Jack Daniels is not a Bourbon
Like bourbon, however, it’s strictly a product of the United States...and more specifically, the hills of Tennessee.
The production of Jack Daniel’s Tennessee Whiskey begins with the careful selection of the finest corn,
rye and barley malt.
These choice grains are mixed with the water from their own cave spring to form a fermentable mixture called 'mash.'
Jack Daniel’s is made by the old 'sour mash process.' Of course, there is nothing really 'sour' about Sour Mash Whiskey.
It's called sour mash because the distiller uses part of the previous day’s mash to start the fermentation in each new batch.
Therefore, all of the mash is 'related.
The end result of the fermentation process is stiller’s beer, which is sent on to the still for distillation.
If Jack Daniel’s were to be placed in a barrel and aged immediately after distillation,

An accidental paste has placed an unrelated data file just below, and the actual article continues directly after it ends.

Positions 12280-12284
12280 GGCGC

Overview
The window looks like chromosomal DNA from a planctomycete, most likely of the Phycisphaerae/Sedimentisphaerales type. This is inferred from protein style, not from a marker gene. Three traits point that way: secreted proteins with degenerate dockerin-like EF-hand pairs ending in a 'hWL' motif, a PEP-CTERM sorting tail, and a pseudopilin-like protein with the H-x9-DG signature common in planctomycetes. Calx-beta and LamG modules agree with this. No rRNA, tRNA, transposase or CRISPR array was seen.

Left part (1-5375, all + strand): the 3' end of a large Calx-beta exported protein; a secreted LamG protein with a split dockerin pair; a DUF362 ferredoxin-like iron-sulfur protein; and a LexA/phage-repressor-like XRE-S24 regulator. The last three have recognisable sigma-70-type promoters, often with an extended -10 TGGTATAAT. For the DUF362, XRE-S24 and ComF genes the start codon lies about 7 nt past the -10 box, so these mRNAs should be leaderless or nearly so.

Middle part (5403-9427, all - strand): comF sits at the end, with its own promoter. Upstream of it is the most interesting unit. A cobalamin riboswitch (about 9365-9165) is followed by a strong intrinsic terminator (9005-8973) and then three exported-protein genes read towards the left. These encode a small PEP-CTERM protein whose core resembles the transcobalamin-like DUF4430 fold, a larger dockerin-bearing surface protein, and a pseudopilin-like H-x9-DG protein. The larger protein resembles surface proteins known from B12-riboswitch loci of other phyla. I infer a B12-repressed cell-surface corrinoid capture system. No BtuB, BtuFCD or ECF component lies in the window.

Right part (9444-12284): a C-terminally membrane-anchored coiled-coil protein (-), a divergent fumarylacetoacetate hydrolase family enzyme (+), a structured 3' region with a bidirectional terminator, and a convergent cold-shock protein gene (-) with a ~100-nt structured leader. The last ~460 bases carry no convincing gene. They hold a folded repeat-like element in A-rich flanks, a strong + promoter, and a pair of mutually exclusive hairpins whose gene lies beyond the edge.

it would be a bourbon.
However, that is not the case. The whiskey is trickled very slowly
through 10 feet of hard maple charcoal, right after distillation.
It's this extra step
in the whiskey-making process that makes Jack Daniel’s more than a bourbon...and provides
the special character known only to Tennessee Whiskey. This mellowing process is accomplished
by the use of hard maple charcoal that is produce in a very special and traditional way.
In the fall of the year, when the sap is down, hard maple trees from high ground are cut.
The logs are aged for a year, sawed into slats and carefully stacked into ricks.
The ricks are burned in the open air to produce a pure charcoal,
which is ground up and tightly packed in the mellowing vats.
Following the charcoal-mellowing process, Jack Daniel’s is placed into
charred white oak barrels for storage and aging in our warehouses.
As the whiskey ages, the extreme temperature changes of the passing seasons
cause the whiskey to expand and contract, driving the whiskey deeper into and out of
the wood of the barrel each year. Hot summers age whiskey faster than cool ones.
At Jack Daniel’s they have found the optimum aging to be between four and six years.
Maturity, therefore, is a matter of judgment...taste
judgment...and not a matter of counting days, months or even years.